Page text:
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Rajani Mandal Vs. Digindra Mohan Biswas - Court Judgment

LegalCrystal Citation
SubjectLimitation
CourtKolkata
Decided On
Judge
Reported inAIR1932Cal440,137Ind.Cas.788,137Ind.Cas.788
AppellantRajani Mandal
RespondentDigindra Mohan Biswas
Cases ReferredJamna v. Jaga Bhana
Excerpt:
limitation act (ix of 1908), section 20 - general clauses act (x of 1897), section 3(52)--'sign', meaning of--touching pen and authorising another to write executant's name--whether amounts to 'signing'. - .....who was making the payment brings him under this provision. under the general clauses act the word 'sign' shall with reference to a person who is unable to sign his name include the word 'mark' and it is therefore argued that this would be extending the meaning of the word 'sign' to that extent, but otherwise the word 'sign' must be given its ordinary meaning. on the side of the applicant the case of baliram koer v. sobha [l919] 44 i. c. 516 has been referred to. there it is stated; that there was no case that had ever yet-suggested that in the absence of a mark the clear words of the section requiring the payment and the handwriting to be made by one and the same person were not to be complied with. this case refers to the proviso to section 20, limitation act (9 of 1908), under.....
Judgment:

Jack, J.

1. This Rule has been issued on the opposite party to show cause why a decree of the Small Cause Court Judge of Madaripore in a suit for money due on a bond should not be sot aside on the ground that it is barred by limitation.

2. The question at issue here is whether the endorsement of the payment of interst made on 2nd September 1928 by a scribe on behalf of the debtor, and also signed by him on behalf of the debtor who was illiterate and who made no mark beneath the endorsement, should be taken to save limitation as having been made within three years of the suit. In Section 20, Limitation Act, it is provided that the limitation can be saved where there is an acknowledgment of the payment of interest within the period of limitation in the handwriting of or in writing signed by the person making the same, and the question is whether the signature made by the scribe on behalf of the debtor who was making the payment brings him under this provision. Under the General Clauses Act the word 'sign' shall with reference to a person who is unable to sign his name include the word 'mark' and it is therefore argued that this would be extending the meaning of the word 'sign' to that extent, but otherwise the word 'sign' must be given its ordinary meaning. On the side of the applicant the case of Baliram Koer v. Sobha [l919] 44 I. C. 516 has been referred to. There it is stated; that there was no case that had ever yet-suggested that in the absence of a mark the clear words of the section requiring the payment and the handwriting to be made by one and the same person were not to be complied with. This case refers to the proviso to Section 20, Limitation Act (9 of 1908), under which the endorsement must be in the handwriting of the person making the payment. On the other hand for the opposite party the case of Sreeram Singh v. Kashi Molla A.I.R. 1921 Pat. 476 has been referred to. In that case it was held by Jwala Pershad, J., of the Patna High Court, that if the person making a part payment of the principal, being unable to write himself, gets another person to endorse for him and on his behalf, it is a sufficient compliance with the proviso to Section 20, Limitation Act (9 of 1908).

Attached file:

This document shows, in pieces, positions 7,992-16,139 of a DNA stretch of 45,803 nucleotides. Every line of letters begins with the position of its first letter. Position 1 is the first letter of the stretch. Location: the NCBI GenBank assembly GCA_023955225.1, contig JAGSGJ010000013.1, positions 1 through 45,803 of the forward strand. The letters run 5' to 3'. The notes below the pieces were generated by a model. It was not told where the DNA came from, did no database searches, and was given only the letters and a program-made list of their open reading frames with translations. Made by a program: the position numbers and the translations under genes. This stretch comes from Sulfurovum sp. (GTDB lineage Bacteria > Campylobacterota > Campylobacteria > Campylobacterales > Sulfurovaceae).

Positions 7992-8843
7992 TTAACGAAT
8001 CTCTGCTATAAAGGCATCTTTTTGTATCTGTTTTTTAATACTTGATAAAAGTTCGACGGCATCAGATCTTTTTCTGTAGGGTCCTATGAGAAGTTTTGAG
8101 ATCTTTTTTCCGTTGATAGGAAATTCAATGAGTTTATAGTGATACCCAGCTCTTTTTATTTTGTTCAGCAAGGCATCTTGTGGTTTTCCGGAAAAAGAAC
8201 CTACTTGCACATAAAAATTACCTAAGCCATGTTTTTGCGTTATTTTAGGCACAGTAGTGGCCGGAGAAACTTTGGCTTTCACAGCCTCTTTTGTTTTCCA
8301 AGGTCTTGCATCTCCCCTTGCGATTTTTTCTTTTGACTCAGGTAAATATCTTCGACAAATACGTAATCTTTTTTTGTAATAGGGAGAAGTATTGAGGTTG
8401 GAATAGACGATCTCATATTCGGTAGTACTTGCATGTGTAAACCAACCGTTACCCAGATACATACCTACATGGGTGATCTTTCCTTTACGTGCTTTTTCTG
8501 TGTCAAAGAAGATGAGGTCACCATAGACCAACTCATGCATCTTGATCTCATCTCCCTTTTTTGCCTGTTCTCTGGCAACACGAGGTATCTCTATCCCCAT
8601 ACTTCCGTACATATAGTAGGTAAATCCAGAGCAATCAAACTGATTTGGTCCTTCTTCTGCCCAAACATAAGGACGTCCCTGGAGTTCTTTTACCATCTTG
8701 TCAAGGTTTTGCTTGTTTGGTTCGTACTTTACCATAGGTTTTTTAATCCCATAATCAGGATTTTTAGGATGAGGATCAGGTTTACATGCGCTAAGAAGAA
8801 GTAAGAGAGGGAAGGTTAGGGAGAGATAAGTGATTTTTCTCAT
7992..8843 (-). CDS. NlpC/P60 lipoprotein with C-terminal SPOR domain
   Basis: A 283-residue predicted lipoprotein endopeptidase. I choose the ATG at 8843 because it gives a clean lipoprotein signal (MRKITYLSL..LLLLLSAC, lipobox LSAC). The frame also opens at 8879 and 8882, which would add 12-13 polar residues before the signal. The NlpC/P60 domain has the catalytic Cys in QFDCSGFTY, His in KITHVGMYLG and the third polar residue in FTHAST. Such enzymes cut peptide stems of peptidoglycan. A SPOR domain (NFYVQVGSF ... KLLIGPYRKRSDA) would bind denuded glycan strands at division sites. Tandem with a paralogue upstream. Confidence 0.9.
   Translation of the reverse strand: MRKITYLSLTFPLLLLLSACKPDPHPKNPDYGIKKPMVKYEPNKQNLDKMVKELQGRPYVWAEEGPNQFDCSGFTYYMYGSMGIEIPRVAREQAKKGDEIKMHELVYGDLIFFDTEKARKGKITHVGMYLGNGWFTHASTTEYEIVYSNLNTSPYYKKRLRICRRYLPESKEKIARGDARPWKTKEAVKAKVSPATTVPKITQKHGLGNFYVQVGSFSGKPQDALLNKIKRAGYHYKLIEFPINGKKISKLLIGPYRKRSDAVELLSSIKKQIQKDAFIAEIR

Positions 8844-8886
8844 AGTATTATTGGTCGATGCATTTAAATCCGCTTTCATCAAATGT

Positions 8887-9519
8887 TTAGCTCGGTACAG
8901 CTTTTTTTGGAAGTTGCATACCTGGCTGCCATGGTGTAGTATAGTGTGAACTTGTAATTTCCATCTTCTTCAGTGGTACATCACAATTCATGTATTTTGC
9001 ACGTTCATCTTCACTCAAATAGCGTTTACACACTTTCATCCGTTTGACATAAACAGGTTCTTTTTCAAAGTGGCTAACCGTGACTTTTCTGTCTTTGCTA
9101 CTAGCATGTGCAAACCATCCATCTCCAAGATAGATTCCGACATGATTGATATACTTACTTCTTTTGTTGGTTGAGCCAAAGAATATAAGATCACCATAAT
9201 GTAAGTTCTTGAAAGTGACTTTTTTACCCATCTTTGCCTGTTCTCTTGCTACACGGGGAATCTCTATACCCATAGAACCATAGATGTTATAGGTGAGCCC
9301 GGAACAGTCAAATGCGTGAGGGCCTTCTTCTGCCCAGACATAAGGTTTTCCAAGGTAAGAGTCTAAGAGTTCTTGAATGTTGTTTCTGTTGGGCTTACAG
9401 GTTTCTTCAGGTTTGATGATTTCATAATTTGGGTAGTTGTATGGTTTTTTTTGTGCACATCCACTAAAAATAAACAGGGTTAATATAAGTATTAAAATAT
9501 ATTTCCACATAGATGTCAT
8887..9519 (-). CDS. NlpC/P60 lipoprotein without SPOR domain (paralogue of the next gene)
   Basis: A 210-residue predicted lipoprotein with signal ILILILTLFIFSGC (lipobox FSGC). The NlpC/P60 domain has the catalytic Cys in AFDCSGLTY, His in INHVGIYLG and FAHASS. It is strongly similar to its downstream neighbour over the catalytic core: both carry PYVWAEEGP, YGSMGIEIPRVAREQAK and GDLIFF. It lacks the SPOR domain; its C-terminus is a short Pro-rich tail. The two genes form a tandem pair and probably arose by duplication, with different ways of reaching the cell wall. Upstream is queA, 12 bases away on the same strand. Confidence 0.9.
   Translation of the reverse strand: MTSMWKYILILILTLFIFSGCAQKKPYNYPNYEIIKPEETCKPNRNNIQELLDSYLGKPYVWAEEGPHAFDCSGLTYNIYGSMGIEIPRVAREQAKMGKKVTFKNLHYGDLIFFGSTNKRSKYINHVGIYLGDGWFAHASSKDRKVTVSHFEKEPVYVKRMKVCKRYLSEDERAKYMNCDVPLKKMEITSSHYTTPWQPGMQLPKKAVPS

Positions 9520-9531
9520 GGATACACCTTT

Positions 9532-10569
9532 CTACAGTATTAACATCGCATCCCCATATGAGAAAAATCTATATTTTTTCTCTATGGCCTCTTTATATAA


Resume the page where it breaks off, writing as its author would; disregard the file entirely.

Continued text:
3. The learned Judge referred to the case of Jamna v. Jaga Bhana [1904] 28 Bom. 262 and it was suggested that in that case Sir Lawrence Jenkins based his decision on the fact that the affixing of a mark beneath an endorsement not written by the person making the payment was in accord with the prevailing custom of signing among illiterate persons. That judgment however appears to have been based merely, on previous decisions of the Madras High Court in which making a mark was regarded as sufficient compliance with the section and the learned Judge states:

Were the matter res integra we might have felt difficulty in arriving at the same conclusion.

4. It is clear that in the Patna case the learned Judge based his decision on the fact that the endorsement which in that case was made with the use of the word Bakalam' was in accordance with the prevailing custom of signing by illiterate persons, and it is suggested that if it is required in the case of illiterate persons that there should appear a mark or thumb-impression beneath an endorsement that would have been made clear in the proviso to Section 20. In the present case we have the fact that at the time of the endorsement the debtor was present and authorized the endorser by touching the pen to sign on his behalf. It is clear that this was for illiterate persons a customary method of signing. The principal document in question was executed in the same way. the word used in each case being 'Nishansahi' followed by the name of the Illiterate person signing and the (name of the scribe attached below. In Bengal this is the ordinary way in which illiterate persons sign documents and obviously the statement in the General Clauses Act, that the definition of the word 'sign' includes making a 'mark,' does not limit the possible ways in which documents may be signed. Once it is established that it is the ordinary practice among illiterate persons to sign documents by touching the pen and authorizing another person to sign by writing their name for them in their presence this appears to me to be a sufficient signing, and therefore in the present case the endorsement must be regarded as having been signed by the person making the payment. I therefore agree with the1 finding of the Court below on this point and discharge the rule with costs; hearing fee, one gold mohur.


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